- Instant Book is an integration between your booking engine and TripAdvisor that allows your property to be booked directly on TripAdvisor for either a 12% or 15% commission.
- Trip Connect is a pay per click based platform that allows a hotel to bid against OTAs to have a book direct rate shown to customers.
In the case of Instant Book, the hands on management is minimal because you simply set your commission level of 12% or 15% based on your desired minimum level of impression share. Then, you step back and TripAdvisor handles the rest. The data in Instant Book is one of the most valuable tools at your hotel’s marketing disposal. You can see specifically time periods where your rate is higher than others as well as when you have inventory issues. The reporting definitely doesn’t compete with a proper revenue management tool, but it’s great data for the team managing your campaigns.
Trip Connect is more similar to what you would expect out of a PPC based campaign where you select your daily budget and TripAdvisor will serve your property’s rate in an area at the top of your property’s profile page. We have found that positions 1, 2, and 3 all perform similar and your rate is far more of a factor in getting the click. You do want to be in the top three positions, below that you’re not visible.
At the end of the day, the best way to see great performance out of TripAdvisor is to give your guests an amazing experience so they rank you highly and ensure the rate you offer to visitors to your profile page is as good or better than the OTAs.
Trip Advisor Advertising Simplified
Facebook requires an entirely different mindset from traditional paid media outlets. A focus on customer experience, openness, and community is what hotels need in order to get a great rate of return on Facebook. This is not a platform where you are going to necessarily see a great ROAS out of the gate. It take a long time to build up your brand and followers before you’ll begin to see a direct return.
From an advertising perspective Facebook offers a vast array of options for driving potential guests to your hotel. These are broken into three categories based on a specific goal:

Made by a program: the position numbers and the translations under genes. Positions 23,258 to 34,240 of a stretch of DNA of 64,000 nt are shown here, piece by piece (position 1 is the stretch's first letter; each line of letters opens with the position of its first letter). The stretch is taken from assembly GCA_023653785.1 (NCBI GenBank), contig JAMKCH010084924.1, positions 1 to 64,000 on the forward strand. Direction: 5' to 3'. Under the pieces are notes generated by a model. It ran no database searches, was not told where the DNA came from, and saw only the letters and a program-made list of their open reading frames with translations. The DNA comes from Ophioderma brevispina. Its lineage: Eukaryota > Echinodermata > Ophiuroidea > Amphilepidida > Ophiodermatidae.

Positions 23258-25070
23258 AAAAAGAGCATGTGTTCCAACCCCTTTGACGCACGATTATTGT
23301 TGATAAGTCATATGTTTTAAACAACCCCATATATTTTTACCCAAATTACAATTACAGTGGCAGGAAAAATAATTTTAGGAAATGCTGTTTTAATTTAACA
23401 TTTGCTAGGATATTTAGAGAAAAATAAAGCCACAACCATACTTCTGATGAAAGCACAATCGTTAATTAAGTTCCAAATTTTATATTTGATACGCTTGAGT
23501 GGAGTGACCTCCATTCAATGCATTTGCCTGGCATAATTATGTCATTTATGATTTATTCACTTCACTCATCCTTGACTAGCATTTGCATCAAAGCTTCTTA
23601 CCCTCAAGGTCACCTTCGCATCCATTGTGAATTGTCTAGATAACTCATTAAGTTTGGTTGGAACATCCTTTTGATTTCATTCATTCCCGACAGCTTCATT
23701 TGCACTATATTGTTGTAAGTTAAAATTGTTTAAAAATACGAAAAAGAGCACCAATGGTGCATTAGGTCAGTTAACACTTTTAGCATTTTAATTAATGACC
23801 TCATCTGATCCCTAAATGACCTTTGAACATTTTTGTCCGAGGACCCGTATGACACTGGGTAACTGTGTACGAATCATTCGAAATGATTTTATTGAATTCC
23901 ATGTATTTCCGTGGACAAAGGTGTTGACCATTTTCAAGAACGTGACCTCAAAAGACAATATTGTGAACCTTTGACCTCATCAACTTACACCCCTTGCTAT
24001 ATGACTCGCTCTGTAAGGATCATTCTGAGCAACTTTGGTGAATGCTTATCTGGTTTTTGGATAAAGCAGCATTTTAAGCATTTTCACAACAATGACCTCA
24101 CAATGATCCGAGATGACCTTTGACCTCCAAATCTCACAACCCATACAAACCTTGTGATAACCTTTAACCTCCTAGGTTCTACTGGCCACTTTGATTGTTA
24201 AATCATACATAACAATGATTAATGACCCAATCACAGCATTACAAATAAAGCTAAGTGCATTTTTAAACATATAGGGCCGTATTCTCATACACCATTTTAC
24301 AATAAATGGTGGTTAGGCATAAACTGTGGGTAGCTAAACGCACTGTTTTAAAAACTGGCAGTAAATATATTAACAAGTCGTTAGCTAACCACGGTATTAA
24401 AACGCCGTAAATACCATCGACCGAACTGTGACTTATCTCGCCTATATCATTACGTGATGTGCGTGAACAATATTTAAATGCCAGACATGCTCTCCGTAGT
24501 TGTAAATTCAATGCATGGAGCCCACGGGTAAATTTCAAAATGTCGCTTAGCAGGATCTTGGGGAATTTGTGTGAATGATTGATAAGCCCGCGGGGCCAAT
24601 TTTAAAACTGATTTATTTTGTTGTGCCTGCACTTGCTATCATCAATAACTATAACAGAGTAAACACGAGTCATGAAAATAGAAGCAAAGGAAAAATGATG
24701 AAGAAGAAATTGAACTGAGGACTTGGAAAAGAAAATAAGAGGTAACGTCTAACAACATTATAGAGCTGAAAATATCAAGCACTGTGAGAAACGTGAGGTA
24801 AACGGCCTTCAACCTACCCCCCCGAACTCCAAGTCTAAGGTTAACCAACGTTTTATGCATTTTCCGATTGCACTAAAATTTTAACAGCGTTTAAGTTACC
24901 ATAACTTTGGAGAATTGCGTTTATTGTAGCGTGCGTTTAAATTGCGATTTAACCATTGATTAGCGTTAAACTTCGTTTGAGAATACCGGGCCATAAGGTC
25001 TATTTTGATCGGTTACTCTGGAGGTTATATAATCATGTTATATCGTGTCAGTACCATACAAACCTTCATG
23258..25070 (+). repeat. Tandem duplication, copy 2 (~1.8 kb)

- Awareness Ads: brand awareness, local awareness, reach
- Consideration Ads: traffic, engagement, app installs, video views, lead generation
- Conversion Ads: conversions, product catalog sales, store visits
In all of the above, your goal as a hotel is to showcase the property in the best light possible. With striking photos, customer feedback, and prompt engagement. Yes, you can drive revenue from Facebook, but first and foremost your goal should be to connect and engage your guests.
While Facebook does not always drive a great dollar value return, it can be very effective for a lead generation and to re-engage and nurture former guests. A few specific tactics that we recommend include running contests or showcasing a great offer, using high-quality images and videos, encouraging engagement and action through specific CTAs, and being highly targeted with audiences.
Facebook Advertising Simplified
Most marketing platforms available to hotels and resorts today can all drive a great return. However, it is up to the hotel to determine which tactics to use on which platforms. At Fuel, we have seen some hotels thrive with a broad reach PPC campaign, while others couldn’t make it ROAS positive. Success really does depend on the individual property and how well it fits into a channel.
What we’ve also found is you’ll never find success if you are applying one marketing mindset to all your channels. If you’ve found yourself in this common trap, now is a great time to take a step back and evaluate each of your marketing efforts to ensure each has it’s own unique plan and it’s own metric for measuring success.